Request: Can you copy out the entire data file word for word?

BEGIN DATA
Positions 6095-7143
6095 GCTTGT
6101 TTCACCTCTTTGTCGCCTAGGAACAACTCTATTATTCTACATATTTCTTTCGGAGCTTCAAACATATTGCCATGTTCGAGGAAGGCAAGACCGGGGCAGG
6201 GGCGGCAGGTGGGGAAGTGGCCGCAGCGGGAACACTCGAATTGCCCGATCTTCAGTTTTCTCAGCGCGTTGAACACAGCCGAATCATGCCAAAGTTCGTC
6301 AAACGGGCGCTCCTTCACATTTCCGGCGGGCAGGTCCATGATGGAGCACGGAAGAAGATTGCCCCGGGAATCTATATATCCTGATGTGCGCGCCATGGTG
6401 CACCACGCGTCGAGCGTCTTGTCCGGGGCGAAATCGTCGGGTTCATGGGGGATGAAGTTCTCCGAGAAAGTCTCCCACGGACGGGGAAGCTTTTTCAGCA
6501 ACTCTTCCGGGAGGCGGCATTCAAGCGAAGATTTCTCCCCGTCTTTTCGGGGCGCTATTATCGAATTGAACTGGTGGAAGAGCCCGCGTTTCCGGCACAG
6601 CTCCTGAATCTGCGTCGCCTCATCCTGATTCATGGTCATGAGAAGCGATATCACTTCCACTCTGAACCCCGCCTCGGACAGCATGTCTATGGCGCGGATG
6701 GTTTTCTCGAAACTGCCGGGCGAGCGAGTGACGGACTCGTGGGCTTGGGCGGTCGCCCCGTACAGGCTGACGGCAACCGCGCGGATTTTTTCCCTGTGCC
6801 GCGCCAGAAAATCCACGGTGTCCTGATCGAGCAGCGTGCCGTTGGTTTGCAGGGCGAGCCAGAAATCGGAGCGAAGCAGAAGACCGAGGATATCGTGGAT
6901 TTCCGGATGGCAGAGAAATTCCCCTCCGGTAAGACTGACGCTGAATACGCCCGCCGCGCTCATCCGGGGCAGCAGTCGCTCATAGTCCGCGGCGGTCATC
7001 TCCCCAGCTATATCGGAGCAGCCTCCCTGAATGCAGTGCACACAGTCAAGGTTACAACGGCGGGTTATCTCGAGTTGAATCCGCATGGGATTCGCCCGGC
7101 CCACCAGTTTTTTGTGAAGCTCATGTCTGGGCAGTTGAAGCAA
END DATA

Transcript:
Positions 6095-7143
6095 GCTTGT
6101 TTCACCTCTTTGTCGCCTAGGAACAACTCTATTATTCTACATATTTCTTTCGGAGCTTCAAACATATTGCCATGTTCGAGGAAGGCAAGACCGGGGCAGG
6201 GGCGGCAGGTGGGGAAGTGGCCGCAGCGGGAACACTCGAATTGCCCGATCTTCAGTTTTCTCAGCGCGTTGAACACAGCCGAATCATGCCAAAGTTCGTC
6301 AAACGGGCGCTCCTTCACATTTCCGGCGGGCAGGTCCATGATGGAGCACGGAAGAAGATTGCCCCGGGAATCTATATATCCTGATGTGCGCGCCATGGTG
6401 CACCACGCGTCGAGCGTCTTGTCCGGGGCGAAATCGTCGGGTTCATGGGGGATGAAGTTCTCCGAGAAAGTCTCCCACGGACGGGGAAGCTTTTTCAGCA
6501 ACTCTTCCGGGAGGCGGCATTCAAGCGAAGATTTCTCCCCGTCTTTTCGGGGCGCTATTATCGAATTGAACTGGTGGAAGAGCCCGCGTTTCCGGCACAG
6601 CTCCTGAATCTGCGTCGCCTCATCCTGATTCATGGTCATGAGAAGCGATATCACTTCCACTCTGAACCCCGCCTCGGACAGCATGTCTATGGCGCGGATG
6701 GTTTTCTCGAAACTGCCGGGCGAGCGAGTGACGGACTCGTGGGCTTGGGCGGTCGCCCCGTACAGGCTGACGGCAACCGCGCGGATTTTTTCCCTGTGCC
6801 GCGCCAGAAAATCCACGGTGTCCTGATCGAGCAGCGTGCCGTTGGTTTGCAGGGCGAGCCAGAAATCGGAGCGAAGCAGAAGACCGAGGATATCGTGGAT
6901 TTCCGGATGGCAGAGAAATTCCCCTCCGGTAAGACTGACGCTGAATACGCCCGCCGCGCTCATCCGGGGCAGCAGTCGCTCATAGTCCGCGGCGGTCATC
7001 TCCCCAGCTATATCGGAGCAGCCTCCCTGAATGCAGTGCACACAGTCAAGGTTACAACGGCGGGTTATCTCGAGTTGAATCCGCATGGGATTCGCCCGGC
7101 CCACCAGTTTTTTGTGAAGCTCATGTCTGGGCAGTTGAAGCAA